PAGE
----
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Gorsic, LK, Kosova, G, Werstein, B, Sisk, R, Legro, RS, Hayes, MG, Teixeira, JM, Dunaif, A & Urbanek, M 2017, 'Pathogenic anti-Müllerian hormone variants in polycystic ovary syndrome', Journal of Clinical Endocrinology and Metabolism, vol. 102, no. 8, pp. 2862-2872. https://doi.org/10.1210/jc.2017-00612

Pathogenic anti-Müllerian hormone variants in polycystic ovary syndrome. / Gorsic, Lidija K.; Kosova, Gulum; Werstein, Brian; Sisk, Ryan; Legro, Richard S.; Hayes, M. Geoffrey; Teixeira, Jose M.; Dunaif, Andrea; Urbanek, Margrit.

In: Journal of Clinical Endocrinology and Metabolism, Vol. 102, No. 8, 01.08.2017, p. 2862-2872.

Research output: Contribution to journalArticle

TY - JOUR

T1 - Pathogenic anti-Müllerian hormone variants in polycystic ovary syndrome

AU - Gorsic, Lidija K.

AU - Kosova, Gulum

AU - Werstein, Brian

AU - Sisk, Ryan

AU - Legro, Richard S.

AU - Hayes, M. Geoffrey

AU - Teixeira, Jose M.

AU - Dunaif, Andrea

AU - Urbanek, Margrit

PY - 2017/8/1

Y1 - 2017/8/1

N2 - Context: Polycystic ovary syndrome (PCOS), a common endocrine condition, is the leading cause of anovulatory infertility. Objective: Given that common disease-susceptibility variants account for only a small percentage of the estimated PCOS heritability, we tested the hypothesis that rare variants contribute to this deficit in heritability. Design, Setting, and Participants: Unbiased whole-genome sequencing (WGS) of 80 patients with PCOS and 24 reproductively normal control subjects identified potentially deleterious variants in AMH, the gene encoding anti-Müllerian hormone (AMH). Targeted sequencing of AMH of 643 patients with PCOS and 153 control patients was used to replicate WGS findings. Main Outcome Measures: Dual luciferase reporter assays measured the impact of the variants on downstream AMH signaling. Results: We found 24 rare (minor allele frequency < 0.01) AMH variants in patients with PCOS and control subjects; 18 variants were specific to women with PCOS. Seventeen of 18 (94%) PCOS-specific variants had significantly reduced AMH signaling, whereas none of ± variants observed in control subjects showed significant defects in signaling. Thus, we identified rare AMH coding variants that reduced AMH-mediated signaling in a subset of patients with PCOS. Conclusion: To our knowledge, this study is the first to identify rare genetic variants associated with a common PCOS phenotype. Our findings suggest decreased AMH signaling as a mechanism for the pathogenesis of PCOS. AMH decreases androgen biosynthesis by inhibiting CYP17 activity; a potential mechanism of action for AMH variants in PCOS, therefore, is to increase androgen biosynthesis due to decreased AMH-mediated inhibition of CYP17 activity.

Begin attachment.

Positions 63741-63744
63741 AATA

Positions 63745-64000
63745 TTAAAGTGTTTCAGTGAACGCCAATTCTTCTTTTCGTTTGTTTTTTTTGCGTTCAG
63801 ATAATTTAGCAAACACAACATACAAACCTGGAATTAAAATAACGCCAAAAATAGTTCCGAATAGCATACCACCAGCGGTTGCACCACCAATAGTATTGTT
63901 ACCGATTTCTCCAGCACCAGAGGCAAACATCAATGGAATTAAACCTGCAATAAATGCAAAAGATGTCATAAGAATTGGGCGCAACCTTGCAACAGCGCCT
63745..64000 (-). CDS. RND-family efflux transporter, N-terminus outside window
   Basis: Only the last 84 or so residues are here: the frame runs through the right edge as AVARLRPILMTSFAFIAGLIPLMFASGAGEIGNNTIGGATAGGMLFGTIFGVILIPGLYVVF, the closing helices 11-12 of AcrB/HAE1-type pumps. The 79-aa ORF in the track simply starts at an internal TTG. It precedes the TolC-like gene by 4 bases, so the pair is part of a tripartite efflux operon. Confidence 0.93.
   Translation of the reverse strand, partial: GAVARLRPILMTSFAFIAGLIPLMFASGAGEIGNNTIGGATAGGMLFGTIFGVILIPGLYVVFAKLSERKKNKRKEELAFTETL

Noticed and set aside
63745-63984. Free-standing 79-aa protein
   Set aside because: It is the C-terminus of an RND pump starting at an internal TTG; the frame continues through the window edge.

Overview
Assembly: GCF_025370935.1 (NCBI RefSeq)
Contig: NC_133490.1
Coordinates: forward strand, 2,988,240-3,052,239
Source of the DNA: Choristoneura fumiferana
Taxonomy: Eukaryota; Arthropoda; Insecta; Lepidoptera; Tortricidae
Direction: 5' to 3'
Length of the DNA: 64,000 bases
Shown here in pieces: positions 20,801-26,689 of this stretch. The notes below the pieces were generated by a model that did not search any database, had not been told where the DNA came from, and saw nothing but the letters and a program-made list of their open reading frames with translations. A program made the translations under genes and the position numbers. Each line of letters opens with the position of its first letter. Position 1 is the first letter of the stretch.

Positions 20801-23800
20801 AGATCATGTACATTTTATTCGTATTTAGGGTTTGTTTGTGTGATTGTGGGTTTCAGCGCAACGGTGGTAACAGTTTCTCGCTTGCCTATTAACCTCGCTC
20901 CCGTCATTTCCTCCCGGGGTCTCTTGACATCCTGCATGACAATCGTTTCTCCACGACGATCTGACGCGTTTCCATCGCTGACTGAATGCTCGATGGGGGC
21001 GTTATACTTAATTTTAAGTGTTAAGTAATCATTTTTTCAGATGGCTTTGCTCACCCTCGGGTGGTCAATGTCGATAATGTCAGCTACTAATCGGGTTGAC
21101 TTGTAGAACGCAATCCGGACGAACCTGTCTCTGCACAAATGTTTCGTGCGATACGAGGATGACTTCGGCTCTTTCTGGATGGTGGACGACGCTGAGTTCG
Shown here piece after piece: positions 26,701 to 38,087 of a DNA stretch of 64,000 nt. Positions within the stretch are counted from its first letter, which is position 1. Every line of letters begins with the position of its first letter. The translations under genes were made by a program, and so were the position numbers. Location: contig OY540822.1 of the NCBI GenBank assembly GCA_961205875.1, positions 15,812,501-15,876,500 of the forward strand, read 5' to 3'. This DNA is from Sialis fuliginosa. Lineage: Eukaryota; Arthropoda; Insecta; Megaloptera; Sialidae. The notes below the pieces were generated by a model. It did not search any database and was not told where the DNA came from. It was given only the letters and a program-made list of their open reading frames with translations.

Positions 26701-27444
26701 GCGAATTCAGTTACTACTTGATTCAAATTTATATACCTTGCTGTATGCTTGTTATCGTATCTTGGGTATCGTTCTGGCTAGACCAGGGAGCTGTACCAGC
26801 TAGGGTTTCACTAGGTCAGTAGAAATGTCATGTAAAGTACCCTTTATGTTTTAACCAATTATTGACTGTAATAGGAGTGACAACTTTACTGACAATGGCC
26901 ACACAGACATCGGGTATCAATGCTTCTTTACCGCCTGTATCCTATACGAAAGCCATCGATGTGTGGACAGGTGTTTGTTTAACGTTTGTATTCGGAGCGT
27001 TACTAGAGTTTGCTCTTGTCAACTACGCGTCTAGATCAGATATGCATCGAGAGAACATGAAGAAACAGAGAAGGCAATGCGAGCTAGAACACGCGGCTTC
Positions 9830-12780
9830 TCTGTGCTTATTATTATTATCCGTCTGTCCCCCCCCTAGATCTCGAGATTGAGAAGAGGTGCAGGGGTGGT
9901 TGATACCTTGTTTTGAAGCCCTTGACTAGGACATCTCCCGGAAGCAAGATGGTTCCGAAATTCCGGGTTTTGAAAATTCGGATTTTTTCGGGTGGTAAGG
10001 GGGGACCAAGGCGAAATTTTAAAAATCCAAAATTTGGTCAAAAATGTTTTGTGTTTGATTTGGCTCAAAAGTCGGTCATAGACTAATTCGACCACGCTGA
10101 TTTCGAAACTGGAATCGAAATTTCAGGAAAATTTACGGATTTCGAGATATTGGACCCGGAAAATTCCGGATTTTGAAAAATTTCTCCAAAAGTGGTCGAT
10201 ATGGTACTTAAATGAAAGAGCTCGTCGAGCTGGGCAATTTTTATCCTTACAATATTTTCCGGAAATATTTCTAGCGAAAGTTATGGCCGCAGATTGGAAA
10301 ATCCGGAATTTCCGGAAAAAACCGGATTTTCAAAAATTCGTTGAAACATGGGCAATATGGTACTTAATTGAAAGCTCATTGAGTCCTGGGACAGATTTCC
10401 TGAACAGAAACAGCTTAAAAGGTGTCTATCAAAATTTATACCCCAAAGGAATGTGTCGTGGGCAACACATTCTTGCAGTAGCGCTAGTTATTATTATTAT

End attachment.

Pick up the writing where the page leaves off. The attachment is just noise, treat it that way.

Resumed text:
AB - Context: Polycystic ovary syndrome (PCOS), a common endocrine condition, is the leading cause of anovulatory infertility. Objective: Given that common disease-susceptibility variants account for only a small percentage of the estimated PCOS heritability, we tested the hypothesis that rare variants contribute to this deficit in heritability. Design, Setting, and Participants: Unbiased whole-genome sequencing (WGS) of 80 patients with PCOS and 24 reproductively normal control subjects identified potentially deleterious variants in AMH, the gene encoding anti-Müllerian hormone (AMH). Targeted sequencing of AMH of 643 patients with PCOS and 153 control patients was used to replicate WGS findings. Main Outcome Measures: Dual luciferase reporter assays measured the impact of the variants on downstream AMH signaling. Results: We found 24 rare (minor allele frequency < 0.01) AMH variants in patients with PCOS and control subjects; 18 variants were specific to women with PCOS. Seventeen of 18 (94%) PCOS-specific variants had significantly reduced AMH signaling, whereas none of ± variants observed in control subjects showed significant defects in signaling. Thus, we identified rare AMH coding variants that reduced AMH-mediated signaling in a subset of patients with PCOS. Conclusion: To our knowledge, this study is the first to identify rare genetic variants associated with a common PCOS phenotype. Our findings suggest decreased AMH signaling as a mechanism for the pathogenesis of PCOS. AMH decreases androgen biosynthesis by inhibiting CYP17 activity; a potential mechanism of action for AMH variants in PCOS, therefore, is to increase androgen biosynthesis due to decreased AMH-mediated inhibition of CYP17 activity.